The insurance sector offers an attractive investment opportunity for investors looking to diversify their portfolio with insurance companies that may offer appealing dividend yields. One way to assess an insurance company is to calculate its return on equity (ROE), which is one of the many measures of a company’s profitability.
- The average return on equity (ROE) for the insurance industry is roughly 20%.
- ROEs within the insurance vary based on the specific types of insurers, for example, the life insurers average 5.2%.
- Increasing ROE signals the insurer is able to effectively use its capital and improve its return.
- A declining ROE could be a red flag for an investor since the company may be experiencing business problems.
Insurance companies are evaluated based on their price-to-book (P/B) ratio and ROE, a factor that has the largest effect on the P/B ratio. As of 2020, the average ROE for insurance companies is roughly 20%. The ROE has varied in recent years, clocking in at 4% in 2018 and 22% in 2017.
Understanding Insurance Returns on Equity (ROE)
ROE is calculated as the insurer’s net income divided by the common shareholders’ equity. A few variations on the ratio depend on which equity balance is used in the denominator. Typically, analysts use the end-of-period equity balance.
ROE could be calculated based on average and beginning-of-the-period equity. The numerator is a net income attributable to common shareholders after preferred stock dividends but before common stock dividends.
The insurance industry consists of a wide range of players of different sizes and lines of business. An insurance business has its own niches such as accident and health insurance, property and casualty insurance, life insurance, and surety and title insurance.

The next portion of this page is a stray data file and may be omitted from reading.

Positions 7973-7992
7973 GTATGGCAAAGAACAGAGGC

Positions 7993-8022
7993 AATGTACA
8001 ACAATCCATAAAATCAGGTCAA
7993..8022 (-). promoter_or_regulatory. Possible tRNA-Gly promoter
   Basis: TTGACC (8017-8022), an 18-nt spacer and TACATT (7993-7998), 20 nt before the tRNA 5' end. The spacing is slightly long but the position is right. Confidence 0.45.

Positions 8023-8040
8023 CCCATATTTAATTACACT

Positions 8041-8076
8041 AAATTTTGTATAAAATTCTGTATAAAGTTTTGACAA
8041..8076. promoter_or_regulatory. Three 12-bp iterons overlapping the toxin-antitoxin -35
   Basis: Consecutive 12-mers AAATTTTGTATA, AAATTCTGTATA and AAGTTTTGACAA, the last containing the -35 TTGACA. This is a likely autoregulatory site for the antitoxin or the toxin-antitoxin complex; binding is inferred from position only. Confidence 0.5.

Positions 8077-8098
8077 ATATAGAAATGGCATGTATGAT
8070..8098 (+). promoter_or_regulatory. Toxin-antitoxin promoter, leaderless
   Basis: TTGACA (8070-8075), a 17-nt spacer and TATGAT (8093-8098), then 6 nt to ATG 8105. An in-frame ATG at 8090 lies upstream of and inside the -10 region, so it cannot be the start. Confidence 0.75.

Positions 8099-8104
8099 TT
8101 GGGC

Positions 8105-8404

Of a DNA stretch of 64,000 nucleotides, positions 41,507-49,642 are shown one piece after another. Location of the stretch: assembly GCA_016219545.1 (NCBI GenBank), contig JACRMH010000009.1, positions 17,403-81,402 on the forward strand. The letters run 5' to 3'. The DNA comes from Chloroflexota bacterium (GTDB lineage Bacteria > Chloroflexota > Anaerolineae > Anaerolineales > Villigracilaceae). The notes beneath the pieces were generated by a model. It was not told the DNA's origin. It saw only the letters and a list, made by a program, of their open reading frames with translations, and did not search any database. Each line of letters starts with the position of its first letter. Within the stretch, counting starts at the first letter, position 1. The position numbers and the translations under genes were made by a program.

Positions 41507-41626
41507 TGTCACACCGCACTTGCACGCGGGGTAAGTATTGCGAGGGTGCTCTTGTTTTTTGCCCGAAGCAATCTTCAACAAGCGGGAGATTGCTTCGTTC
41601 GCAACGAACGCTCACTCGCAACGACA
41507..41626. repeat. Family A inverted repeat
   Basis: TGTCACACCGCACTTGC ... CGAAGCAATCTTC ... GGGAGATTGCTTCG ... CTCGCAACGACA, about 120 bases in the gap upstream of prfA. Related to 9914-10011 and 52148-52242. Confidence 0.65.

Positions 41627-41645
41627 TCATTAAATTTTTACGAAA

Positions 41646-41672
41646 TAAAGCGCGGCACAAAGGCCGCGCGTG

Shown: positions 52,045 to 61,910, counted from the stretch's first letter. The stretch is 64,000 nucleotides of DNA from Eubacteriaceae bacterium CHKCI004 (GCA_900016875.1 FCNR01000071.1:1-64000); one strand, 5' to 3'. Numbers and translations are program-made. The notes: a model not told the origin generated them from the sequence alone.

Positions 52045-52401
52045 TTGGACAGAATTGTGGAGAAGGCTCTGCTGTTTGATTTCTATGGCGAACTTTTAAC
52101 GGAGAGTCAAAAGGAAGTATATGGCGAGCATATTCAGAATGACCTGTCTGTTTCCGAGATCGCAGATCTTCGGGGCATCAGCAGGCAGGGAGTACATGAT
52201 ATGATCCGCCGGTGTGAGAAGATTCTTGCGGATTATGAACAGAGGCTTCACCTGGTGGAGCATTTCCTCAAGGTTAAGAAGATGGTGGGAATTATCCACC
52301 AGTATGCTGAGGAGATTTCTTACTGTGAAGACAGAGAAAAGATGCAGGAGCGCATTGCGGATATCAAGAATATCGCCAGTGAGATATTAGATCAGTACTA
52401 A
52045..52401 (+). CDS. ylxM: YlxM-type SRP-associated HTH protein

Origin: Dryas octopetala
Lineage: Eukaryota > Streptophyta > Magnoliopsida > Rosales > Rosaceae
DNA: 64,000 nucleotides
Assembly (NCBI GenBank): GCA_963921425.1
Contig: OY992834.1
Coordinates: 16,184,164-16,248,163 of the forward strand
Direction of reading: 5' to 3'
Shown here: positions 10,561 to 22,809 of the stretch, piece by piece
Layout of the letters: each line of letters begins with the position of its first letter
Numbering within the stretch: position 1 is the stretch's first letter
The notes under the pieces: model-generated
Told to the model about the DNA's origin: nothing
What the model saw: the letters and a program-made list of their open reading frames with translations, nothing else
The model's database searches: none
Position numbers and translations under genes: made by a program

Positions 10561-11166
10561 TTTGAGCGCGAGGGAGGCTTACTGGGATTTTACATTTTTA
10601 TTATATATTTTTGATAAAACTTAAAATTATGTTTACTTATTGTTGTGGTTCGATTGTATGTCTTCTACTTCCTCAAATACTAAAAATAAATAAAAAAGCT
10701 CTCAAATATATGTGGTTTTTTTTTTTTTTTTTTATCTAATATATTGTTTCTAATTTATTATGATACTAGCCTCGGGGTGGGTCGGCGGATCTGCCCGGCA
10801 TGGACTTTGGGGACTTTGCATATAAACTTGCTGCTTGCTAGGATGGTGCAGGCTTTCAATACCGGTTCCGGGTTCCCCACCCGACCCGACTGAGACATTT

ROEs by Industry
ROEs within the insurance vary based on the specific types of insurers. For example, the fire, marine, and casualty insurers have an average ROE ratio of 0.3%. The ROE for this particular sub-industry has fallen for several years, down from 10.5% in 2014.
Meanwhile, life insurers have an average ROE of 5.2%, up from 4.3% in 2018. Life insurers have seen a steady uptick in ROE over the last several years, starting at 1.8% in 2014.
Specifically, for some of the major insurers, the ROEs are as high as 30% but can be as low as 1%. For example, Progressive (PGR), which has a $46 billion market capitalization, boasts a 30.8% ROE.
Another leading insurer with a high ROE includes Allstate (ALL) at 20.6%. Chubb (CB), with a $48 billion market cap, however, only has a 6.8% ROE. Travelers (TRV) has a 9.4% ROE. On the life insurance side, Primerica (PRI), with a $4.3 billion market cap, is the leader in terms of ROE, clocking in at 22.5%. Other major players in the insurance space include Prudential (PRU), Metlife (MET), and Aflac (AFL), which have ROEs of 6.7%, 8.9%, and 10.4%, respectively.
The Bottom Line
When choosing an insurance company, an investor should also review ROE dynamics over time. Increasing ROE signals the insurer is able to effectively use its capital and improve its return. A declining ROE could be a red flag for an investor since the company may be experiencing business problems.